Featured Research

from universities, journals, and other organizations

Restless Legs Syndrome Doubles Risk Of Stroke And Heart Disease, Study Shows

Date:
January 1, 2008
Source:
American Academy of Neurology
Summary:
People with restless legs syndrome are twice as likely to have a stroke or heart disease compared to people without RLS, and the risk is greatest in those with the most frequent and severe symptoms, according to new research.

People with restless legs syndrome (RLS) are twice as likely to have a stroke or heart disease compared to people without RLS, and the risk is greatest in those with the most frequent and severe symptoms, according to new research.

Related Articles


The study, the largest of its kind enrolling both men and women, involved 3,433 people with an average age of 68 who were enrolled in the Sleep Heart Health Study. Participants were diagnosed with RLS by detailed questionnaire and asked if they had been diagnosed with a variety of systemic diseases including cardiovascular disease and cerebrovascular disease. Of the participants, nearly seven percent of women and three percent of men had RLS.

The study found people with RLS were more than twice as likely to have cardiovascular disease or cerebrovascular disease. The results remained the same after adjusting for age, sex, race, body mass index, diabetes, high blood pressure, high blood pressure medication, HDL/LDL cholesterol levels, and smoking.

"The association of RLS with heart disease and stroke was strongest in those people who had RLS symptoms at least 16 times per month," said study author John W. Winkelman, MD, PhD, with Harvard Medical School in Boston. "There was also an increased risk among people who said their RLS symptoms were severe compared to those with less bothersome symptoms."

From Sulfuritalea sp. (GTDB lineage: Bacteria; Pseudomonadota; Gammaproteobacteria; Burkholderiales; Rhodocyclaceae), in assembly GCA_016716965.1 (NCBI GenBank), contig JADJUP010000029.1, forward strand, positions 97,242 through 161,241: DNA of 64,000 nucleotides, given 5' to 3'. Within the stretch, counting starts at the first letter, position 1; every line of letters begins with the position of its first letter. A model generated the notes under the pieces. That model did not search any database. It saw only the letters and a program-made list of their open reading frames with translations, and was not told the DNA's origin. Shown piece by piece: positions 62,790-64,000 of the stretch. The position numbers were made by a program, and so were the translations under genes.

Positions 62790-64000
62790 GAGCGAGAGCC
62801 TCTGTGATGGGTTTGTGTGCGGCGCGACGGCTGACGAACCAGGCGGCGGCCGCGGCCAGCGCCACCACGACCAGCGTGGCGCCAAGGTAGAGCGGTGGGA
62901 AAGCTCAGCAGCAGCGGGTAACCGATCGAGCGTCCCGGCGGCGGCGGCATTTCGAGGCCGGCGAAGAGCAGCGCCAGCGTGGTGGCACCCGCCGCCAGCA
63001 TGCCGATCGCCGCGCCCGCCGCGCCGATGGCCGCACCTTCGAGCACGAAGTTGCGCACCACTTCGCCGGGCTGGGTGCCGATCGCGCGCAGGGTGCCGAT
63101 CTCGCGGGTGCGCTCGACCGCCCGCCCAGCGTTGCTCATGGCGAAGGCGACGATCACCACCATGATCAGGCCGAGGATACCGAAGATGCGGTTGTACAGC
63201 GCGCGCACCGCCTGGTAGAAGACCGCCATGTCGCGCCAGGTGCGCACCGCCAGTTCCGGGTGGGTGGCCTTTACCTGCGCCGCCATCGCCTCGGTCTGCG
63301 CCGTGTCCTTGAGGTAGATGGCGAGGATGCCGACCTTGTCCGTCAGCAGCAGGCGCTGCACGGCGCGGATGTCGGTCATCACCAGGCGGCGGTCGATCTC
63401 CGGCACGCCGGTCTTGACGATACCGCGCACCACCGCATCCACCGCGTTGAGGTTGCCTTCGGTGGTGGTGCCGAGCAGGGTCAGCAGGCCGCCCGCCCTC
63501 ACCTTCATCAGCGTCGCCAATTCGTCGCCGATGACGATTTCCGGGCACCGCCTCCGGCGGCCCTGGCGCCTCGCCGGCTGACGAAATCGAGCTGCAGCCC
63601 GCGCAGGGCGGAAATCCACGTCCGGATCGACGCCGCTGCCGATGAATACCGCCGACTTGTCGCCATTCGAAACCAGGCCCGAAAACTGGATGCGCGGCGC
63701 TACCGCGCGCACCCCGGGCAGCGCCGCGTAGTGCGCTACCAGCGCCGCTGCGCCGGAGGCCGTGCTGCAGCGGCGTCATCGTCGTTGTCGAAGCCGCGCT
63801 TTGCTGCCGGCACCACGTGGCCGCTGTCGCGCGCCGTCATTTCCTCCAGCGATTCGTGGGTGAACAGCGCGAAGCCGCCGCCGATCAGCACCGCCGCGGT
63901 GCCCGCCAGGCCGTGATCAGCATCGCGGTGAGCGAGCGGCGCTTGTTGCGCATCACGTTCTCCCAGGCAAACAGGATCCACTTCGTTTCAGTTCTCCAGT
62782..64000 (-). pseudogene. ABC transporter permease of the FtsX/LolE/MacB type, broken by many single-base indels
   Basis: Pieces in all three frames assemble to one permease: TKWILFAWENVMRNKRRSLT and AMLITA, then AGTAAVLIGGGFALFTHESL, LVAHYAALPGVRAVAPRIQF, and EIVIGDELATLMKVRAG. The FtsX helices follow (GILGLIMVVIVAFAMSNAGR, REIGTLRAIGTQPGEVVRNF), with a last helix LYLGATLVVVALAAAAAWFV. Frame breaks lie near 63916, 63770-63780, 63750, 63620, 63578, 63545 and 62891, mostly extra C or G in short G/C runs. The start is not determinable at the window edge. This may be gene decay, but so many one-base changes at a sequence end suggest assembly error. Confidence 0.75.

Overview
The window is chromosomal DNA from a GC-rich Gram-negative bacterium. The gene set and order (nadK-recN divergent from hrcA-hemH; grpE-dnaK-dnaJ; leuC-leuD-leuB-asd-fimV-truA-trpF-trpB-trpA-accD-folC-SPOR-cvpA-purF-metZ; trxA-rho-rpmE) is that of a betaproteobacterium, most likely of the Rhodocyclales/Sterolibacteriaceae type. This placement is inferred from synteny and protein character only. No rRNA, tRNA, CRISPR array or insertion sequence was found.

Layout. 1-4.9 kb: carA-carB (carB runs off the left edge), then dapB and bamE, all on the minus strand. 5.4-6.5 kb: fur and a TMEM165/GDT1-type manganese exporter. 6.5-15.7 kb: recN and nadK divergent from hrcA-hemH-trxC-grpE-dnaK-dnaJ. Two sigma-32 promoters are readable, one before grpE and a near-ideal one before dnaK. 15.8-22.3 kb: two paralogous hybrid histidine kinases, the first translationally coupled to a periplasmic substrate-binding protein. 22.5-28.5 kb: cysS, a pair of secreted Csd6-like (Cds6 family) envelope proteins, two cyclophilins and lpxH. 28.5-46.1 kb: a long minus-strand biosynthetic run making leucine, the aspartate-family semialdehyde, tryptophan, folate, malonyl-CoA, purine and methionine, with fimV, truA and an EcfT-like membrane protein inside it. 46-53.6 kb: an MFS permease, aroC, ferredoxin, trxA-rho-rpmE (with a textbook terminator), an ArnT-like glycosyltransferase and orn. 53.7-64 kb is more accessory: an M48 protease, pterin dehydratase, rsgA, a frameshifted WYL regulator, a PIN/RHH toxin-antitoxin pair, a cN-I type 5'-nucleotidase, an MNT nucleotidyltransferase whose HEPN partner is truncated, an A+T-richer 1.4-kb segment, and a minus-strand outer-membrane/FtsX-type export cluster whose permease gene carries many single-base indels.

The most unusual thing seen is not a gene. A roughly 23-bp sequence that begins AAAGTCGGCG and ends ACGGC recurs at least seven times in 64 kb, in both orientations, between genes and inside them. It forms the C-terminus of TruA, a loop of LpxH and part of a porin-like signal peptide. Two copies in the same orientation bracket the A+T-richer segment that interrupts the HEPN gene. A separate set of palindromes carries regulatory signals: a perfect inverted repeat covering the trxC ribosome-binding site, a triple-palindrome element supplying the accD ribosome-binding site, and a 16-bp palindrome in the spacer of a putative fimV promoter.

Winkelman says although this study does not show that RLS causes cardiovascular and cerebrovascular disease, a number of potential mechanics for such a process exist. "In particular, most people with RLS have as many as 200 to 300 periodic leg movements per night of sleep and these leg movements are associated with substantial acute increases in both blood pressure and heart rate, which may, over the long term, produce cardiovascular or cerebrovascular disease.

Winkelman says there are limitations to the study, including that the diagnosis of RLS was self-reported by questionnaire rather than by clinical interview.

This research was published in the January 1, 2008, issue of Neurology®, the medical journal of the American Academy of Neurology.

The study was supported by grants from the National Heart, Lung and Blood Institute.


Story Source:

The above story is based on materials provided by American Academy of Neurology. Note: Materials may be edited for content and length.


Cite This Page:

American Academy of Neurology. "Restless Legs Syndrome Doubles Risk Of Stroke And Heart Disease, Study Shows." ScienceDaily. ScienceDaily, 1 January 2008. <www.sciencedaily.com/releases/2007/12/071231164206.htm>.